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Cowboy cassoulet

Time 4 hours 30 minutes
Yields Serves 6 to 8
Cowboy cassoulet
(Los Angeles Times)
1

Heat the oven to 325 degrees. Remove the bones and any excess fat from the lamb chops and cut the meat into large pieces. Season with salt on both sides.

2

Place the unpeeled garlic cloves in a saucepan and cover with water. Bring to a boil, simmer for 5 minutes, then drain. Cool, then carefully remove the peels.

3

Trim the fronds from the fennel bulbs and slice away the dried-out bottom of the bulb. Cut each bulb in lengthwise quarters, leaving the core intact to hold the fennel together.

4

Heat the olive oil in a large cast-iron or heavy-enameled pot over medium-high heat. Add the lamb and brown well on both sides. Be careful not to add so much lamb at one time that the pan is crowded. It’s best to do this in two batches. Remove the browned lamb to a plate.

5

Reduce the heat to medium low, add the carrot and cook without stirring long enough for it to caramelize lightly on one side, about 2 to 5 minutes. Stir and cook 3 to 5 minutes more. Add the onion and cook until soft, about 3 minutes.

6

Add the white wine, bring the mixture to a boil and cook until it reduces to a syrup, about 7 to 10 minutes. Add the crushed tomatoes and cook until they thicken and darken, about 3 to 5 minutes.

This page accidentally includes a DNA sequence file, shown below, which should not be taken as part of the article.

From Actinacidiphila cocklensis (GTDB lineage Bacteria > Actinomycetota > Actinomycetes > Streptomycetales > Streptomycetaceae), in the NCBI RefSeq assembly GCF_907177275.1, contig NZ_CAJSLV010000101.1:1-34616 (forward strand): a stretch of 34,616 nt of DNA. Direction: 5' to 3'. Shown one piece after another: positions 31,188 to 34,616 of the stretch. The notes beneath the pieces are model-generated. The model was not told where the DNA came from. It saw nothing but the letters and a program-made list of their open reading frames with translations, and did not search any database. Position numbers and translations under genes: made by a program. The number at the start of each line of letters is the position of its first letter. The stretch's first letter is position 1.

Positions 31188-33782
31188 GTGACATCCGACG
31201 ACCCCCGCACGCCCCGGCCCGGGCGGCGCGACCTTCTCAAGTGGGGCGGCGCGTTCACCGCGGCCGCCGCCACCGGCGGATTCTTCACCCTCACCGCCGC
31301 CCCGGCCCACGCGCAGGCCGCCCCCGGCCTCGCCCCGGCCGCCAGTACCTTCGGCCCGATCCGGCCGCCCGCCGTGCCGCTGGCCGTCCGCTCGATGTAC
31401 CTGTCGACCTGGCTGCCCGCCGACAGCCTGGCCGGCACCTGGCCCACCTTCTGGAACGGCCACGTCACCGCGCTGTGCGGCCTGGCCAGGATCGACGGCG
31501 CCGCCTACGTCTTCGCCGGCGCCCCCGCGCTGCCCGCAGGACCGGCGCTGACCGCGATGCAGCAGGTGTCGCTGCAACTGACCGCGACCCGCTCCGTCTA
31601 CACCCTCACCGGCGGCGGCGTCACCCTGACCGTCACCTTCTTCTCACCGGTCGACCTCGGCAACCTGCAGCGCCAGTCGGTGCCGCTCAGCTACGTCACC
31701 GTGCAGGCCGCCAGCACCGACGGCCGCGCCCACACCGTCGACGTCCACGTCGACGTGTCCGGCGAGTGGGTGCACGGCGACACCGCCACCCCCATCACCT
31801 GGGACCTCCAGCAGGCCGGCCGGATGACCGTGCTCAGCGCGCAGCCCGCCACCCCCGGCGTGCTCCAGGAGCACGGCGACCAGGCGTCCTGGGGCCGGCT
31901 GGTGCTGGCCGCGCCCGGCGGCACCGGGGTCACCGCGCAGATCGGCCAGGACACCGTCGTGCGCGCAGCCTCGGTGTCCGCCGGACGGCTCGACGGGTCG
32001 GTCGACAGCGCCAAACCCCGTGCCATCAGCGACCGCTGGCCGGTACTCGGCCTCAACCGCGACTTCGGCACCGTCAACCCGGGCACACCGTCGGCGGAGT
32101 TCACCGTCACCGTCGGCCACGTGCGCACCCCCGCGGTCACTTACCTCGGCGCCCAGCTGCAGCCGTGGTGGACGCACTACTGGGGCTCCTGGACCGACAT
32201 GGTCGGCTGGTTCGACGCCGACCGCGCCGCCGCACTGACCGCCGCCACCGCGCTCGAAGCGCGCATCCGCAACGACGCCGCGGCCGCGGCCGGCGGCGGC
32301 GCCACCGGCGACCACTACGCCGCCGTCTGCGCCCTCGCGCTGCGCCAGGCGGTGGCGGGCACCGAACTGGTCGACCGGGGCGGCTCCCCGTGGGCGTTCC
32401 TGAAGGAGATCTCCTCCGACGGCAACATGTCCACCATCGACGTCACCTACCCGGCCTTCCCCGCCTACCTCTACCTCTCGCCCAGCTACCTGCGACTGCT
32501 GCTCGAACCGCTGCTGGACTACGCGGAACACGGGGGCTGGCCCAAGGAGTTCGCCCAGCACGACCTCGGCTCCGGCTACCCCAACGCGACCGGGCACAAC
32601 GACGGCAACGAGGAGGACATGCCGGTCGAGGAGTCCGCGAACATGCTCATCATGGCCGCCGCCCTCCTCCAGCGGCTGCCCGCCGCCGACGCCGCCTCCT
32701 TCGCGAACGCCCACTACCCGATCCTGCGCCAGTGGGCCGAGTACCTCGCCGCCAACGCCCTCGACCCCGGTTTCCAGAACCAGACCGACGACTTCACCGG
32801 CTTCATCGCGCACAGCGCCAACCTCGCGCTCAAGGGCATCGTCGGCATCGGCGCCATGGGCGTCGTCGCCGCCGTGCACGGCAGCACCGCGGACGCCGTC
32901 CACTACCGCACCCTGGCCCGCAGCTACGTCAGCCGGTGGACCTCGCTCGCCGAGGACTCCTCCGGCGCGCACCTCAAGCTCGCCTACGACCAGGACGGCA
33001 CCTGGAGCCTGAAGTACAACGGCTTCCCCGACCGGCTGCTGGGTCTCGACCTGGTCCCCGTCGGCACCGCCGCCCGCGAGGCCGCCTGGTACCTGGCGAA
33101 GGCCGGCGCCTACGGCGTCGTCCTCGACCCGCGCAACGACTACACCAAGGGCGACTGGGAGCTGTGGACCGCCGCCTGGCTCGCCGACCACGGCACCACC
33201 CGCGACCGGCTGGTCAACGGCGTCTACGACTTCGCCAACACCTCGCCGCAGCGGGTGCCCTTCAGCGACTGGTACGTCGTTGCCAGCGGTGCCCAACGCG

7

Add 5 cups water and the beans. Slip the fennel quarters and the peeled garlic cloves into the pot, being careful not to break them up. Layer the lamb on top, pressing gently into the liquid. The tops of the lamb pieces will be sticking out of the liquid; this is OK.

8

Bring the mixture to a simmer and then press a sheet of aluminum foil close to the surface of the stew to form a loose cover. Cover the pot with a tight-fitting lid and place it in the oven. Bake undisturbed for 1 hour. After an hour, season the mixture with 1 1/2 teaspoons salt or to taste and a generous grinding of black pepper. Stir gently to avoid breaking up the fennel or crushing the garlic; return the pot to the oven.

9

Cook until the beans are soft and the lamb is tender, 2 to 2 1/2 hours. After 1 1/2 hours, check to see that the cassoulet is moist. If not, add up to 1 cup water, again stirring gently. Remove the pot from the oven and increase the heat to 400 degrees.

10

Cut away the crust from the baguette and cut the bread into cubes. Place the bread cubes and sage leaves in a blender; process to form crumbs. Start with 6 sage leaves and then smell to see if you want to add another two.

11

When the oven has reached 400 degrees, spoon the sage-flavored bread crumbs over the top of the lamb and beans in an even layer. Drizzle with a thin thread of olive oil and return the pot to the oven to brown the bread crumbs, about 20 minutes. Serve immediately.

Dried navy beans vary in age. Depending on the beans, you may need to add more water during cooking.

Russ Parsons is a former food writer and columnist at the Los Angeles Times.
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